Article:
Blockchain Will Turn The Supply Chain Into A Demand Chain. Here’s Why

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If you want to know how future innovations will alter the supply chain, you may be asking the wrong question.

The coming changes won’t just tweak the supply chain, they’ll transform it completely.

Let’s say an aerospace company needs to manufacture a fan blade for one of their jet engines in Dubai. In the future, they’ll pay for the design files, send them to an autonomous machine on site, and wait as the parts are manufactured right where they’re needed.

No ordering. No shipping. And very little room for fraud.

It will be a massive shift from the traditional supply chain to a new system — the demand chain.

Demand chains are a radical departure from the status quo, shaping a possible future in which production is localized and immediate, and companies no longer rely on centralized manufacturers to create products.

The idea might seem far-fetched when you first hear it, but it’s very plausible once you understand what it looks like. And it’s already beginning to take form.

Here’s why technology is moving us away from a supply-driven society:

Current manufacturing systems are in need of a fraud solution.

Companies spend tens, and even hundreds, of millions of dollars on research and development every year in order to perfect design files.

Patents protect certain replication and data, but the truth is, blueprints still leak. More importantly, the metadata in those blueprints leaks. Within that metadata are the instructions that tell a machine what to do in order to actually make the product.

And when it comes to additive manufacturing — the process of building a product one layer of material at a time — that metadata can be incredibly valuable.

If blockchain tech were to be used for additive manufacturing, smart contracts could create a direct relationship between the company and the machine building the part, as opposed to a relationship that involves a manufacturer who might then copy or sell that data.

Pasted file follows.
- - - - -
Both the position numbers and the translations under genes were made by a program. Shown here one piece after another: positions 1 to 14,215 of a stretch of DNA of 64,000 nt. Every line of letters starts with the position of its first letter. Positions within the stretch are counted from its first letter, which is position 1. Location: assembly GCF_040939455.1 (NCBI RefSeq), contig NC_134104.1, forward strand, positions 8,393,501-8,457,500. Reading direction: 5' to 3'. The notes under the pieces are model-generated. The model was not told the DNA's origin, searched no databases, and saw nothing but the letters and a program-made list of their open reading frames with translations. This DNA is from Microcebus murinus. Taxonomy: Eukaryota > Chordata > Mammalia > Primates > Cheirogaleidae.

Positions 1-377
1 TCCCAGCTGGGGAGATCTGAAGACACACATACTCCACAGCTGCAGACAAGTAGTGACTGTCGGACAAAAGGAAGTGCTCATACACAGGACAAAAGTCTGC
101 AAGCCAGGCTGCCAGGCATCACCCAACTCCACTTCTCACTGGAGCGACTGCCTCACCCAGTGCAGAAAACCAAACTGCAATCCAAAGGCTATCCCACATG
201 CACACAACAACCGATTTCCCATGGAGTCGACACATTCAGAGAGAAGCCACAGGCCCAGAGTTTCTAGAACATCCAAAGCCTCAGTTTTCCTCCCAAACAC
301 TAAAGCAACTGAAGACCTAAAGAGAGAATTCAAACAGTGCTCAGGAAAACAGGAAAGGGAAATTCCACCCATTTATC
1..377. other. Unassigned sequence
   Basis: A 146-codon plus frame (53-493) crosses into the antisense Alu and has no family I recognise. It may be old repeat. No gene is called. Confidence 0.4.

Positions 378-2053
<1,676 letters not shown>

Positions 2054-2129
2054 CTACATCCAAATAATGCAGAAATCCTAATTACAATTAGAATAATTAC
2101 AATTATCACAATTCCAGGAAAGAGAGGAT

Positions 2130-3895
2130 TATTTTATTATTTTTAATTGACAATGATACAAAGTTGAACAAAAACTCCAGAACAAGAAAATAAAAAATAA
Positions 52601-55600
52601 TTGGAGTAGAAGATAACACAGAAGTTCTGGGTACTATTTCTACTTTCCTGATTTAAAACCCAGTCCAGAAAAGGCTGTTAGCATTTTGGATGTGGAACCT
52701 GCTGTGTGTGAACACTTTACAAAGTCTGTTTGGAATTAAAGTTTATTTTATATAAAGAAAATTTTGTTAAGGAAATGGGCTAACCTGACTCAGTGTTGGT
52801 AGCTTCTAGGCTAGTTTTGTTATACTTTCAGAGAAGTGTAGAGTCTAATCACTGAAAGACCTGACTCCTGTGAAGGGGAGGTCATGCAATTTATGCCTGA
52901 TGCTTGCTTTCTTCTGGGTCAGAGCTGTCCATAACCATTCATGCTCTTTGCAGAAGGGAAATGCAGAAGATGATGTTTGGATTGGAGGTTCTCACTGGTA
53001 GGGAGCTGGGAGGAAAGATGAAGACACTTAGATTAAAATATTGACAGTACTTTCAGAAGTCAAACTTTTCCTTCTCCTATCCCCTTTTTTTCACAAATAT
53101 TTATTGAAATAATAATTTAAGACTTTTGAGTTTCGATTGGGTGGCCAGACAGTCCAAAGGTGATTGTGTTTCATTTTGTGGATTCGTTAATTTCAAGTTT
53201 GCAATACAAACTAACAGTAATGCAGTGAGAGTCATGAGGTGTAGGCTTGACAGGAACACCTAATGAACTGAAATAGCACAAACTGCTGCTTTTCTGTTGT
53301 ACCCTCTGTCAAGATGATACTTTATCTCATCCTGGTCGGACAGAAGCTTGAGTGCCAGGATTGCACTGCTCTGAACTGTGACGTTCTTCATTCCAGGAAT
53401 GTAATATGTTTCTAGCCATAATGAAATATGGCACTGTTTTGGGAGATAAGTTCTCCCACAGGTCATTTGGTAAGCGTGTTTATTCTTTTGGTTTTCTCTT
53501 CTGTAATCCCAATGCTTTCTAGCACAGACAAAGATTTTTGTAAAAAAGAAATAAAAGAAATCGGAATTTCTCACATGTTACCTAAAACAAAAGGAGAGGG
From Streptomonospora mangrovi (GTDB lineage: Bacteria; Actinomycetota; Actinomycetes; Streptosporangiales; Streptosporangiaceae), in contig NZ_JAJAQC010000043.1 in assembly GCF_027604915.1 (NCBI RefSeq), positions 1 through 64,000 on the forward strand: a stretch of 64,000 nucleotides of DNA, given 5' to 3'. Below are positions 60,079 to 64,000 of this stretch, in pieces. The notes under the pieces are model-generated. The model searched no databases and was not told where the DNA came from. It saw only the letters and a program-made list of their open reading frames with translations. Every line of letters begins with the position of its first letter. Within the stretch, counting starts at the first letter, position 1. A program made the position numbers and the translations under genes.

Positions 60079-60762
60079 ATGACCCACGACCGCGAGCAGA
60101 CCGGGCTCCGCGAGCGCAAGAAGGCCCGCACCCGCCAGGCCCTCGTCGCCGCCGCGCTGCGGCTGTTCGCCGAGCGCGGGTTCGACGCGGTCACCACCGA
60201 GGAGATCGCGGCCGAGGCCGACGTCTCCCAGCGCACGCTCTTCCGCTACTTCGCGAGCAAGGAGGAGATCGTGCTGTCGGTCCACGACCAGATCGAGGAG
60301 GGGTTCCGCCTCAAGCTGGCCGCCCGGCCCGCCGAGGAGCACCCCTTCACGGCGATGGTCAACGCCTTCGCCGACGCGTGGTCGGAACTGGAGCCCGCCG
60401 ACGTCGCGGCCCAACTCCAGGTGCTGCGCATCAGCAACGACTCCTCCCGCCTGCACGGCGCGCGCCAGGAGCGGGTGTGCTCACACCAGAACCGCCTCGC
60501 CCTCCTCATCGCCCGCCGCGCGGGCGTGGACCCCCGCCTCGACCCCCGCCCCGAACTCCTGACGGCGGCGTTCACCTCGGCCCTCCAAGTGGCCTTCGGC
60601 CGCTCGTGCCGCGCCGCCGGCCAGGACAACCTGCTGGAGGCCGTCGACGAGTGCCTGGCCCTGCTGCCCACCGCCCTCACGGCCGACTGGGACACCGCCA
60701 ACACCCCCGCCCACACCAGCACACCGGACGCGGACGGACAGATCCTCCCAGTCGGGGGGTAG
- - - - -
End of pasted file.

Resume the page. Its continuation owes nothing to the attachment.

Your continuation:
That direct link increases the security of IP and eliminates a lot of the problems in the hardware industry regarding counterfeit products and diversion.

But those wouldn’t be the only effects. The use of blockchain technologywould also push us closer to establishing a demand chain.

Additive manufacturing on the blockchain will eliminate the need for a centralized manufacturer.

In the future, more machines run on the blockchain will be producing goods autonomously. So the quality of the manufactured items can be quickly maintained across those machines — whether you’re using one or 100.

When a company has a direct link to the machines that create its products, there’s little reason to have them all centralized at one location, which then entails shipping the goods around the globe.

This means that parts — like a jet fan blade, for example — can be made locally when they’re needed.

Instead of going through the complex process of ordering, waiting for shipping, and tracking deliveries, companies can get their products on demand.

And once that starts to become a reality for more companies, entire industries will begin to transition away from the current norm of a supply chain.

A blockchain-based system will open up entirely new perspectives, opportunities, and challenges for companies.

There are still plenty of questions to be answered about the demand chain, but the basics are already in place.

In one scenario, the machines doing the work will be fractionally owned by the companies using them. Each company participates in the network and trusts the decentralized OME instead of using another company to do their manufacturing.

Rather than the massive factories pumping out clothing that may or may not even end up being bought, clothing and other goods could be manufactured on demand at local hubs.

Imagine a Bloomingdales, but without the huge inventory on site. Instead, customers walk in, choose the brand and piece of clothing they’d like, and then briefly wait as a 3D garment machine crafts the item using the design files from Nike, J. Crew, Levis, or whichever brand the customer chooses.

In this case, companies don’t have to worry about creating excess inventory — or running short when they misread demand. They also don’t have to concern themselves with the leakage of proprietary information, or the running of illegal “third-shifts” at their manufacturer’s facilities.

It’s a more sustainable and system that can save us massive amounts of raw materials and energy, and it’s a lot closer to becoming a reality than many may think.

Thanks for reading!

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